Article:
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MAPPING SCIENCE COMMITTEE KEITH C. CLARKE, Chair, University of California, Santa Barbara ISABEL F. CRUZ, University of Illinois, Chicago ROBERT P. DENARO, NAVTEQ Corporation, Chicago, Illinois SHOREH ELHAMI, Delaware County Auditor's Office, Ohio DAVID R. FLETCHER, GPC Inc., Running Springs, New Mexico JIM GERINGER, ESRI, Wheatland, Wyoming JOHN R. JENSEN, University of South Carolina, Columbia MARY L. LARSGAARD, University of California, Santa Barbara NINA S. N. LAM, Louisiana State University, Baton Rouge DAVID R. MAIDMENT, The University of Texas, Austin ROBERT B. MCMASTER, University of Minnesota, Minneapolis SHASHI SHEKHAR, University of Minnesota, Minneapolis NANCY TOSTA, Ross & Associates Environmental Consulting Ltd., Seattle, Washington National Research Council Staff ANN G. FRAZIER, Program Officer AMANDA M. ROBERTS, Senior Program Assistant vi
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BOARD ON EARTH SCIENCES AND RESOURCES GEORGE M. HORNBERGER, Chair, University of Virginia, Charlottesville M. LEE ALLISON, Arizona Geological Survey, Tucson STEVEN R. BOHLEN, Joint Oceanographic Institutions, Washington, D.C. DAVID J. COWEN, University of South Carolina, Columbia KATHERINE H. FREEMAN, The Pennsylvania State University, University Park RHEA L. GRAHAM, Pueblo of Sandia, Bernalillo, New Mexico ROBYN HANNIGAN, Arkansas State University, State University V. RAMA MURTHY, University of New Mexico, Albuquerque RAYMOND A. PRICE, Queen's University, Kingston, Ontario BARBARA A. ROMANOWICZ, University of California, Berkeley JOAQUIN RUIZ, University of Arizona, Tucson MARK SCHAEFER, Global Environment and Technology Foundation, Arlington, Virginia RUSSELL E. STANDS-OVER-BULL, American Resources, Pryor, Montana BILLIE L. TURNER II, Clark University, Worcester, Massachusetts STEPHEN G. WELLS, Desert Research Institute, Reno, Nevada THOMAS J. WILBANKS, Oak Ridge National Laboratory, Oak Ridge, Tennessee National Research Council Staff ANTHONY R. DE SOUZA, Director ELIZABETH EIDE, Senior Program Officer DAVID A. FEARY, Senior Program Officer ANNE M. LINN, Senior Program Officer ANN G. FRAZIER, Program Officer SAMMANTHA L. MAGSINO, Program Officer RONALD F. ABLER, Senior Scientist VERNA J. BOWEN, Administrative and Financial Associate JENNIFER T. ESTEP, Financial Associate KRISTEN B. DALY, Research Associate CAETLIN M. OFIESH, Research Associate AMANDA M. ROBERTS, Senior Program Assistant JARED P. ENO, Program Assistant NICK ROGERS, Program Assistant vii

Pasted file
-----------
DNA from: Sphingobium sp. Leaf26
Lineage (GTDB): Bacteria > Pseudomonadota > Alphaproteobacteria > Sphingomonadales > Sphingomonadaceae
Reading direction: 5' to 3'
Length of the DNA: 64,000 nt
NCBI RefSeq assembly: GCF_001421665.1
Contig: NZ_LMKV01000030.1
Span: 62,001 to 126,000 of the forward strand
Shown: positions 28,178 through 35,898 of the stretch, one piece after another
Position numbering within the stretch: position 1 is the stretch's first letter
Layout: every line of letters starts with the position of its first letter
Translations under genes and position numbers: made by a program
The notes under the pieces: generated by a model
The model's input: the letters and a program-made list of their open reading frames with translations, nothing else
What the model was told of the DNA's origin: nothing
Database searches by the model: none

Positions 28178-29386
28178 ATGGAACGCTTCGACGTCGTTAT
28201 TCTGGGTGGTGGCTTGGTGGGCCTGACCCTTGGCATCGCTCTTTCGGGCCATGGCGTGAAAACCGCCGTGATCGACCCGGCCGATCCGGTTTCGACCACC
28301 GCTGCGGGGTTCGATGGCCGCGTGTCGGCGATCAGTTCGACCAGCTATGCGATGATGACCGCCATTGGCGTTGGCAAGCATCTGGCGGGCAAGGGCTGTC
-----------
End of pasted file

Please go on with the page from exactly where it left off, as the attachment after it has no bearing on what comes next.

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Acknowledgments T his report has been reviewed in draft form by individuals chosen for their diverse perspectives and technical expertise, in accordance with procedures approved by the National Research Council's Re- port Review Committee. The purpose of this independent review is to provide candid and critical comments that will assist the institution in making its published report as sound as possible and to ensure that the report meets institutional standards for objectivity, evidence, and respon- siveness to the study charge. The review comments and draft manuscript remain confidential to protect the integrity of the deliberative process. We wish to thank the following individuals for their review of this report: Barbara P. Buttenfield, University of Colorado, Boulder William J. Craig, University of Minnesota, Minneapolis John R. Jensen, University of South Carolina, Columbia Xavier R. Lopez, Oracle Corporation, Nashua, New Hampshire Judy M. Olson, Michigan State University, East Lansing James R. Plasker, American Society for Photogrammetry and Remote Sensing, Bethesda, Maryland Joseph Wood, University of Southern Maine, Gorham Although the reviewers listed above have provided many construc- tive comments and suggestions, they were not asked to endorse the con- clusions or recommendations, nor did they see the final draft of the report before its release. The review of this report was overseen by Marc ix
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x ACKNOWLEDGMENTS Armstrong, University of Iowa, Iowa City. Appointed by the National Research Council, he was responsible for making certain that an indepen- dent examination of the report was carried out in accordance with institu- tional procedures and that all review comments were carefully consid- ered. Responsibility for the final content of this report rests entirely with the authoring committee and the institution. We would like to thank David DiBiase for his white paper, "The U.S. Geospatial Education Infrastructure: Specifying, Developing, and Assur- ing Competence in the Geospatial Technology Workforce," which was submitted to the committee on June 5, 2005.
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Preface C an you imagine formulating new methods and a coordinated training program for fighting forest fires while battling a raging forest fire? I can think of no better analogy to introduce this re- port. The mapping technologies that underlie this study are constantly and rapidly changing, and it is impossible for one person to keep abreast of all changes that are taking place. The playing field today is radically different from the playing field when this study was proposed in 2000. That the sponsoring agencies1 requested such a study is not surprising, as each is, in its own way, in the middle of a forest fire in its own govern- ment department. They are to be commended for the wisdom to rise far enough above the conflagrations to realize that they needed advice and new directions. Pulling together a group of dedicated individuals to attempt to an- swer the questions posed by the agencies was easy because of the current critical interest in the subject matter. But bringing together busy people, with their understanding of the part of the problem with which they were familiar, and asking for concurrence in a relatively short period of time and with few meetings, was about as easy as containing a forest fire when the wind constantly shifts directions and freshens and subsides at irregu- lar intervals. The subcommittee held three meetings and a workshop 1The Census Bureau, the Federal Geographic Data Committee, the National Geospatial- Intelligence Agency (formerly the National Imagery and Mapping Agency), the National Oceanic and Atmospheric Administration, the National Science Foundation, and the U.S. Geological Survey. xi